One aspect of divorce and child custody that often flies under the radar is religion and the role it plays in a divorced couple's holiday season. Take the story provided in our source article as an example. A Jewish woman has been divorced from her Christian husband for many years, and feels the pain of not seeing her children on Christmas every year. Even though Hanukkah is the holiday she more closely associates with, she grew to love the family-gathering aspects of Christmas as well.
Now that she and her husband have split, she doesn't get to share those family-sharing moments around Christmas anymore. Here we see the complicated relationship that religion and divorce has.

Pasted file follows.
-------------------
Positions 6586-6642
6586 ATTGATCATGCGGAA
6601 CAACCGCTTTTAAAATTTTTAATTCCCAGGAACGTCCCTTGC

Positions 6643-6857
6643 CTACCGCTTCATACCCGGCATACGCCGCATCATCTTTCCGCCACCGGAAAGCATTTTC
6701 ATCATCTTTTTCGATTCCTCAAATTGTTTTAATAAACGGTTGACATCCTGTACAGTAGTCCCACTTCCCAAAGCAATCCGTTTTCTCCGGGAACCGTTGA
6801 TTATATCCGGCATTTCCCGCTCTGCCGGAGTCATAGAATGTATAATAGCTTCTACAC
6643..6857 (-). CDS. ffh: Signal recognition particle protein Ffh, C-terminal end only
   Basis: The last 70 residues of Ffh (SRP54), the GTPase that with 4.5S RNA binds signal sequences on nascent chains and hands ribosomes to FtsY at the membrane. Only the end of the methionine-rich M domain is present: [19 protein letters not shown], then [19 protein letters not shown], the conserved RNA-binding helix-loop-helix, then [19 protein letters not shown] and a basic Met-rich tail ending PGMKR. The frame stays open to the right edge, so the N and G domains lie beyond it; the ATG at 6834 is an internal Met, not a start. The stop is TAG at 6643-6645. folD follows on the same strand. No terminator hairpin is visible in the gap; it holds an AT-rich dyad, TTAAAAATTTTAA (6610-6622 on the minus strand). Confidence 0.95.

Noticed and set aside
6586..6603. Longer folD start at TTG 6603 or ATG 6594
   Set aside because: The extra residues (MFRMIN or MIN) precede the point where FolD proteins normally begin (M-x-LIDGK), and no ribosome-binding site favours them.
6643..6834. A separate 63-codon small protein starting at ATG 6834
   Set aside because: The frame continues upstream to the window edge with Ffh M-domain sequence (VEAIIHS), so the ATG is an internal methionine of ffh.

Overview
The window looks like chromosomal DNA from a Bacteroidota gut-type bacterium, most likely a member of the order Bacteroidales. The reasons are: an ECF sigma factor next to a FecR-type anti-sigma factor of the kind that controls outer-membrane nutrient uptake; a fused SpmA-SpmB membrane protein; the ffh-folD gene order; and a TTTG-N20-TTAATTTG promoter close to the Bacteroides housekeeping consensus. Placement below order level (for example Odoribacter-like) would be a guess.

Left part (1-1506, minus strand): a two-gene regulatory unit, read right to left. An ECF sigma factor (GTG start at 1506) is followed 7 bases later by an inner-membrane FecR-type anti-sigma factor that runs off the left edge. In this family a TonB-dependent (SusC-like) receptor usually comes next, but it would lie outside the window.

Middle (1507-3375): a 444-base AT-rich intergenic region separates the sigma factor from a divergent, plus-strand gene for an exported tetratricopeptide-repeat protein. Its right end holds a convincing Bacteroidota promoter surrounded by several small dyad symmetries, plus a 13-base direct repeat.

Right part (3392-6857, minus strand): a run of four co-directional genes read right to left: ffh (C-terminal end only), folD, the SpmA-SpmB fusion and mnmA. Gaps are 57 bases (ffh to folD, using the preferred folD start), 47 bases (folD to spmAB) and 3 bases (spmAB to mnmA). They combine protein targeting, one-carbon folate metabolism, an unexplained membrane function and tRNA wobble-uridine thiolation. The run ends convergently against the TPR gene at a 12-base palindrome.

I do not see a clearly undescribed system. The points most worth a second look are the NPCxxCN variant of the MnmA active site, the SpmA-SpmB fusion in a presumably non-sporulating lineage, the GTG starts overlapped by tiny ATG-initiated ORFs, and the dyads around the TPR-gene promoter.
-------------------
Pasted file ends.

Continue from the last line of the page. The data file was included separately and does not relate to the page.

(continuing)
Specific to child custody issues, religion and divorce can create a volatile and uncooperative atmosphere between two splitting spouses. That makes it hard to negotiate key aspects in your child custody agreement, such as who gets the kids during which holidays, and why.
So, there is one crucial thing to remember in this regard: Even though you and your ex may not see eye-to-eye on religious matters (and even though that may spur on or spark further animosity in other areas, given that you are divorced), it is important for you to respect where they are coming from when it comes to child custody. You may not agree with their stance or ideas; but openly criticizing them or becoming angry will only make things worse. Collaborate and find a solution, for the sake of each other and your kids.
Source: Huffington Post, "He Got Christmas," Margaret Klaw, Dec. 9, 2013